Science and Technology
Ultimately, most works of science fiction deal with the theme of science and technology, and especially with how humanity deals with the technology it has created. In ‘‘Waldo,’’ Heinlein seems to express some concern that humanity is creating technology too quickly and not testing it thoroughly enough. Because of human carelessness, then, technology becomes harmful, causing a physical deterioration of the human race. He compounds this theme with a warning against becoming too intellectual and not balancing both the physical and intellectual aspects of human life. By equating the overly intellectual Waldo with technology (Waldo’s creation of the waldo and his home, Freehold) and then having Waldo become independent of that technology (both his waldoes and Freehold), Heinlein warns against relying too heavily on technology and instead reminds readers to live life without being dependent upon it.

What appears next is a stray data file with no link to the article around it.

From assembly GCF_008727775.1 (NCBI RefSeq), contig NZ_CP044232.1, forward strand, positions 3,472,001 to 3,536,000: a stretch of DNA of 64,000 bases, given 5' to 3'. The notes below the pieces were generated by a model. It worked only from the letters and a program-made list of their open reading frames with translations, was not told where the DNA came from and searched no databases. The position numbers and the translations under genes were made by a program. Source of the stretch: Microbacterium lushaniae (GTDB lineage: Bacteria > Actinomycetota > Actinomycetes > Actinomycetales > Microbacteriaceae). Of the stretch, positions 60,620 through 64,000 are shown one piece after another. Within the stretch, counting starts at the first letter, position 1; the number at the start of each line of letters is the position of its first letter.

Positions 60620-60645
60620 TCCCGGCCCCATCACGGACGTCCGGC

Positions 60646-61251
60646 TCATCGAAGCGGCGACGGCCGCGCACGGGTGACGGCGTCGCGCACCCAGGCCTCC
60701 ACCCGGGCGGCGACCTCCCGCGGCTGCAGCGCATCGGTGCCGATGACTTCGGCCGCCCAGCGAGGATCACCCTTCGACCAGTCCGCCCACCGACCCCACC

Individual vs. Machine
Heinlein modifies this theme somewhat in ‘‘Waldo,’’ as Waldo really is part machine in the beginning of the story. Since he cannot move easily on his own, Waldo creates machines (which bear his name, further emphasizing his connection and dependence on machines) that will help him manipulate the world around him. He also builds Freehold, nicknamed ‘‘Wheelchair,’’ the space station in which he lives. Freehold has earned...
(The entire section is 472 words.)